What defines beauty? Most cultures will tell you that Beauty is defined as anything likable. But Science defines beauty as symmetry in nature. Genes define everything. With the Human Genome project being completed in 2003, we take a look at all the data. scientists have come up with genes that define beauty.
Why do we find certain faces more likable than others? Conversely, we despise people on their looks. Data confirms that our social norms dictate a mere 10% of our perception. Whereas, genetics define our perfection of beauty by about 70-80%. The rest stays with our personality.
The map of Beauty
Olay the global fashion and skincare brand conducted an analysis. They studied over 20000 genes of the possible 20500 and came up with 200 genes that map our ageing (Also read our article on fox genes and how they control ageing). Additionally, they concluded that women have a certain fingerprint in their skin which is responsible for how their skin glows, and how they age.
This is in stark contrast to beauty products that endorse better skin. Sometimes, we just have to accept the fact that we are born that way.
The factor of age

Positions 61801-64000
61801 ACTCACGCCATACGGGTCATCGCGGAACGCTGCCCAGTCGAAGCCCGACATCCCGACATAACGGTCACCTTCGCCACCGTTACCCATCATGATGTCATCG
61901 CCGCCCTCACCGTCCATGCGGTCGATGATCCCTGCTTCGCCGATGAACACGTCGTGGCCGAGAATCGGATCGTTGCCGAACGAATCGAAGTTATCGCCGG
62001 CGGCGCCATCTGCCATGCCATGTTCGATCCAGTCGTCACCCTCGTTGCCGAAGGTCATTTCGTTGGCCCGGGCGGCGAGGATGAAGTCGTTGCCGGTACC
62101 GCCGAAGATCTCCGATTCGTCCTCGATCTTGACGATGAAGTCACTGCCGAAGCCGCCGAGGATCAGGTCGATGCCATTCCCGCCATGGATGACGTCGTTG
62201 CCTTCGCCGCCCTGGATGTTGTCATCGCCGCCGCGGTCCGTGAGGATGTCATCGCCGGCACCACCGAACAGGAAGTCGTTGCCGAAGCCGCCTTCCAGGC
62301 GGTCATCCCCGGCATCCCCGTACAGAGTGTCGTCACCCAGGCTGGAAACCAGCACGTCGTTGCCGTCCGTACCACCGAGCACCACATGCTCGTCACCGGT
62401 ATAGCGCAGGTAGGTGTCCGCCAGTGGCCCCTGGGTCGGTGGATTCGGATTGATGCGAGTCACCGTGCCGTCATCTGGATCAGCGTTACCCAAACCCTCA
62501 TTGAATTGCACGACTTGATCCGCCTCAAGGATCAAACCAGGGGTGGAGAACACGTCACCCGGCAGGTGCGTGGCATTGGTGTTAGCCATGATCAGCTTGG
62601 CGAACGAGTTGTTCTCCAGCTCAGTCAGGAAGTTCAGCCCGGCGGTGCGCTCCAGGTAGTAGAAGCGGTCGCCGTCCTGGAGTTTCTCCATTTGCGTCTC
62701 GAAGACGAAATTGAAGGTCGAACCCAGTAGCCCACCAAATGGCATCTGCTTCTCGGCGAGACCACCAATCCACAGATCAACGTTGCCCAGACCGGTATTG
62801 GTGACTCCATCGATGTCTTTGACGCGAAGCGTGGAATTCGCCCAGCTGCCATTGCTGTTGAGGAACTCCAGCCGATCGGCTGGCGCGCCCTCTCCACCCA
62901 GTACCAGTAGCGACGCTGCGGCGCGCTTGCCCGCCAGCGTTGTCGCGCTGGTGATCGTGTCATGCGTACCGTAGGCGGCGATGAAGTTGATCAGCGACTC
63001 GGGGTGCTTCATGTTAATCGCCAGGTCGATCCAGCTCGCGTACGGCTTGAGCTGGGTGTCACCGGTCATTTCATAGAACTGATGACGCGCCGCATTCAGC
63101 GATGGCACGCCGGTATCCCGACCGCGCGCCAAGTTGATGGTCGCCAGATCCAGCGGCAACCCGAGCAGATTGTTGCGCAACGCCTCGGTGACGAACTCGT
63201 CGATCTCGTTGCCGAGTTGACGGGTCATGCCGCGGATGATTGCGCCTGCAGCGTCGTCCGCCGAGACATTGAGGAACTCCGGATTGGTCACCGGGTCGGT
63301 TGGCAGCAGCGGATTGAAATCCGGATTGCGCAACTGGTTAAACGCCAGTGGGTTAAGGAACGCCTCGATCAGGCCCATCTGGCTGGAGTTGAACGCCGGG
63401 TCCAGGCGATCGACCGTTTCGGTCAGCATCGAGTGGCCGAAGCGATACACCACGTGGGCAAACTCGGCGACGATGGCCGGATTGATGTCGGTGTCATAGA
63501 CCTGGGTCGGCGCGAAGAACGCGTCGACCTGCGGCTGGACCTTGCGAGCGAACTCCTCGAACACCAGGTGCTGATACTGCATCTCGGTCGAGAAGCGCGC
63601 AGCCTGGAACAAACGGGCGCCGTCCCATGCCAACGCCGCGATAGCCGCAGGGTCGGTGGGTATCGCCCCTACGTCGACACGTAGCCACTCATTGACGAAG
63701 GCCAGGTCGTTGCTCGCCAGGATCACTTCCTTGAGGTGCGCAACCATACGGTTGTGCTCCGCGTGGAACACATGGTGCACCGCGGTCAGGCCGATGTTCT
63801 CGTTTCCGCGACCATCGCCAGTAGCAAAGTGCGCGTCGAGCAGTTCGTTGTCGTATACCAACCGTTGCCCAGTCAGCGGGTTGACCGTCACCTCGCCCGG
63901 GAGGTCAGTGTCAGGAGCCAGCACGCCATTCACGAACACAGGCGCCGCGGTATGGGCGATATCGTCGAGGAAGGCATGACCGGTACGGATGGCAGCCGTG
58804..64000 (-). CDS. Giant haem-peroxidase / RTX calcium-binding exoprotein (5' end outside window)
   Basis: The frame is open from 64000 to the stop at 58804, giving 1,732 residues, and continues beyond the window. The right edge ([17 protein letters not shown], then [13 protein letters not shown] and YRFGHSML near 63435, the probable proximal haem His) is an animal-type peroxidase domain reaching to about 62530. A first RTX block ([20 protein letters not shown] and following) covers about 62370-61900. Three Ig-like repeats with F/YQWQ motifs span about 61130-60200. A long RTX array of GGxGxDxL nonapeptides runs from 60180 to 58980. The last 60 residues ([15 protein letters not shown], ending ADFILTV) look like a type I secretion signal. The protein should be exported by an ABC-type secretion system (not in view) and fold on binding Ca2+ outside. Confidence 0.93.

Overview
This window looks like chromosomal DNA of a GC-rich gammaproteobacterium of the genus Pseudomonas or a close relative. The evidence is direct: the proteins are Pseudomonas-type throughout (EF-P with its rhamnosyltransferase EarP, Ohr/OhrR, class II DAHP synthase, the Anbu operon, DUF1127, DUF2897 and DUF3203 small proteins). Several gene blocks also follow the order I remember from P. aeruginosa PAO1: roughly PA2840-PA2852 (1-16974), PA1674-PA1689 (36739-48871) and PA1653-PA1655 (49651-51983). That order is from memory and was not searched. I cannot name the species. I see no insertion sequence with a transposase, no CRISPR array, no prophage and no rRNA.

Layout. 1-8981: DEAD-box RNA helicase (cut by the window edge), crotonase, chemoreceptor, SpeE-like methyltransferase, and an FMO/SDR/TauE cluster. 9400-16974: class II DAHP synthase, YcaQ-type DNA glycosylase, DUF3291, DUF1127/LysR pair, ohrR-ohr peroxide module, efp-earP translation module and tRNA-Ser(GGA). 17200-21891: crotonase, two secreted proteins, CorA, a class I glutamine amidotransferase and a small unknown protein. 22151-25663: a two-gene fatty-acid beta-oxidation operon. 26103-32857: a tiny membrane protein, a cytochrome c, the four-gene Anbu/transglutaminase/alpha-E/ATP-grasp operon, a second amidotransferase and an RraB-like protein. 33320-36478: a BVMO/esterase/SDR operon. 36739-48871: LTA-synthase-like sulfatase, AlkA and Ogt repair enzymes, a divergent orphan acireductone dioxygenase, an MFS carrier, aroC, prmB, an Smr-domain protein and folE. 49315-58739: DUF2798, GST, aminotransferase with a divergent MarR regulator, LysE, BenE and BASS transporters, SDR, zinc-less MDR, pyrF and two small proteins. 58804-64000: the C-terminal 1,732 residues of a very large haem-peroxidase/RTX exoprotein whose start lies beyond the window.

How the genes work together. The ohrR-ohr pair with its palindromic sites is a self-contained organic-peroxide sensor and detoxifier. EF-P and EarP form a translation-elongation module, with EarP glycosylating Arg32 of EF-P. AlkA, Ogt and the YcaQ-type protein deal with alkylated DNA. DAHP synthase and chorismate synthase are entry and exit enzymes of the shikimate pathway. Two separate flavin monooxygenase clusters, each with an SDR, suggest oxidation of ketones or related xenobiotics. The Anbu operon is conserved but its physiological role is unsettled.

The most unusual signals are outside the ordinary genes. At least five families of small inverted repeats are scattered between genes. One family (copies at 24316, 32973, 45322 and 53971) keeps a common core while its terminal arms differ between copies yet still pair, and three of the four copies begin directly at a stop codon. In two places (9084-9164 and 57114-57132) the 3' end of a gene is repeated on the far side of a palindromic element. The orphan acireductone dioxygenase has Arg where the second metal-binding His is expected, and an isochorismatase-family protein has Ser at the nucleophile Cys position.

Attractiveness is a complex concoction of hormones, genes and social norms. A few players which dictate this are tabulated as below
Antioxidants are killer substances for cells. A cell can rapidly age if antioxidants are in excess. The skin in humans is no exception. There comes a tipping point in every individual where Oxidation will catch up with the glutathione contained, and start breaking down the cells. Every tipping point is determined genetically. Hence, it is impossible to determine when the ageing will start. Consequently, considerable efforts are taken by professional fashion models. However, in regular parlance, this is highly impractical.
Also known as heterozygosity. Heterozygosity has played major parts in developing the MAC or Major Histocompatibility Complex. The protein that defines our individuality. MHC has largely been linked to mate preference.
The lek paradox
Nature selects the best mating possibility, as it all comes down to survival at the genetic level. If every female selected a male without preference, then it would lead to something called as genetic stagnation. In other words, there would be no diversification, and consequently, no evolution.
For the simple reason of evolution, we are genetically hardwired to select mates based on what we deem fit.
Marion Petri of Newcastle University affirmatively sums it up as, “If you had no variation at all, you wouldn’t get evolution”.
Does it really matter?
As we have seen, genetics define whom we consider beautiful and whom we do not. At the end of the day, however, it comes down to sustainability. Every animal, notwithstanding their species, is coded to sustain, to live. We choose our partners which have the highest index of sustainability. Family and other complex social interactions formed as a result of man’s quest to sustain, and evolve. And, we continue to do so, even in the 21st century.